|10:30||Lise Laurin, Bruce Vigon, Bachmann Till, Christof Koffler, Philipp Preiss, Barclay Satterfield, Serge Genest, Ben Amor, Gabriel Blejman and Jane Bare
Life Cycle Assessment Capacity Roadmap Section 1: Decision-Making Support using LCA
SPEAKER: Lise Laurin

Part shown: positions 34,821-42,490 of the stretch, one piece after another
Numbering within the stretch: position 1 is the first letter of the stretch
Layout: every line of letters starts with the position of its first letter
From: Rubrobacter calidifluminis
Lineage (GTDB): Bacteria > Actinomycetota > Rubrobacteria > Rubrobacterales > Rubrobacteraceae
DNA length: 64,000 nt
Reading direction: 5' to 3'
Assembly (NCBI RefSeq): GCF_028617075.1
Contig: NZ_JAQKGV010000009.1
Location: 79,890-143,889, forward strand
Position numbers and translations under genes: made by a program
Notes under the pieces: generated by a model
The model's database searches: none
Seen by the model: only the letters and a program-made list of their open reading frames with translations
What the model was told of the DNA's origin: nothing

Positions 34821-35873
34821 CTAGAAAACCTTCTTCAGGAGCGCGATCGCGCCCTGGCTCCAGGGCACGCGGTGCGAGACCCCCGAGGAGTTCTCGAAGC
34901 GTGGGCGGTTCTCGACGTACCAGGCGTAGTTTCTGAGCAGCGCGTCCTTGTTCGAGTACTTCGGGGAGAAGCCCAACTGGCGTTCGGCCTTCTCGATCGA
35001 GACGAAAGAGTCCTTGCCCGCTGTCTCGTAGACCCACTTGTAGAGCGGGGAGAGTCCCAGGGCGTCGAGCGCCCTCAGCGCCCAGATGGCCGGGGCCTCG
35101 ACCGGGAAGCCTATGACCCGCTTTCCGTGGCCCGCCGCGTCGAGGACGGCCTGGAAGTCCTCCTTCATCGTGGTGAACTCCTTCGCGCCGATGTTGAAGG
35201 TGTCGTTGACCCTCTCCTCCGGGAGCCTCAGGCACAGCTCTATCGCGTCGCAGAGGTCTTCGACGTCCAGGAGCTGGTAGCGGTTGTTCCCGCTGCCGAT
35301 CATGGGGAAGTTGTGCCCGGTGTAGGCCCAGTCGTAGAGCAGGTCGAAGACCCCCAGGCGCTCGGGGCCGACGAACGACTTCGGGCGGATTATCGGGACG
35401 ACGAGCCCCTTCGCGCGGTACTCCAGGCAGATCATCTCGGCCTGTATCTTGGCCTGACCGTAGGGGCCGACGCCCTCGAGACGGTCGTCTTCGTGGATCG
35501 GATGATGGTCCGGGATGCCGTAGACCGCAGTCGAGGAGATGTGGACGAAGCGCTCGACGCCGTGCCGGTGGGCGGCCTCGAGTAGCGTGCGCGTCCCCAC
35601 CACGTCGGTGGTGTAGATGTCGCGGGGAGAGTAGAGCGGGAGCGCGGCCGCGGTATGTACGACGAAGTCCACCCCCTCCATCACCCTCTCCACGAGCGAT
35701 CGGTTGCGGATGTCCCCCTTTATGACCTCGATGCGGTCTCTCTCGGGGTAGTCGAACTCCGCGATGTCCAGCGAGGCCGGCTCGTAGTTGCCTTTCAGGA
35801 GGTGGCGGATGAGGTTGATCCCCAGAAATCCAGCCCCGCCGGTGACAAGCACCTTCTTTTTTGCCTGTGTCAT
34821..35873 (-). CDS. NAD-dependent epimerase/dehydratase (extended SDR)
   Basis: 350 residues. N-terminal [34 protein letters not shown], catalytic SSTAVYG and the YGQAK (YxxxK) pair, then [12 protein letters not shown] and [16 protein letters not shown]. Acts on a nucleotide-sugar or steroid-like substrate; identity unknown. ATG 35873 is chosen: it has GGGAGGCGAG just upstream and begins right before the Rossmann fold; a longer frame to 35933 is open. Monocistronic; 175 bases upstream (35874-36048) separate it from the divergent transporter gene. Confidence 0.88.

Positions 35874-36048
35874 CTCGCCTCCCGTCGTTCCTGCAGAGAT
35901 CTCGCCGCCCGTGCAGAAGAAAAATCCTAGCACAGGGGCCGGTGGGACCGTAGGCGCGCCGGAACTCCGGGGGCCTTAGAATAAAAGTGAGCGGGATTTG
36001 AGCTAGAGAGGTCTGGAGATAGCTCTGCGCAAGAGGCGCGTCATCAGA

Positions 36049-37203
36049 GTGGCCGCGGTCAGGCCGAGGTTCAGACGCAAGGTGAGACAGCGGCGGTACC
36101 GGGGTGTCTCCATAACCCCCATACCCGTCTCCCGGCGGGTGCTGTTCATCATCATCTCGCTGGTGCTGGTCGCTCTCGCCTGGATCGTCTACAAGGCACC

ABSTRACT. A group of Life Cycle Assessment (LCA) practitioners has been working on a roadmap for capacity development in LCA. The Roadmap is envisioned to identify common needs for development in LCA, which can then be addressed by the academic, vendor, and broader LCA community. The first section of the roadmap concerning decision-making support has been completed and has undergone a public comment period. The resulting consensus document is available for download and outlines the current state as well as areas needing work and milestones to ensure progress continues apace. Other roadmapping groups are forming and are looking for practitioners to support the effort. Often, LCA results do not show a clear and certain environmental preference over one choice or another. When this happens, current methods are limited in their ability to inform decision makers. The roadmap document covers five main areas of development. The first area concerns performance measures of confidence, which identify the acceptable uncertainty for study results, minimizing expenditures. The second area concerns selection of impact categories; an area where there are already methods in use. The roadmap suggests that these should be codified and their applicability to various applications identified. Normalization is addressed next. While several methods of normalization are in use, the method with the greatest acceptance in the LCA community has a number of drawbacks including data gaps for the emissions references, (Heijungs et al. 2007), a lack of consensus in how the data is compiled (Bare et al. 2006), lack of uncertainty information (Lautier et al. 2010), and spatial and temporal variability (Finnvedenet al. 2009; Bare and Gloria 2006).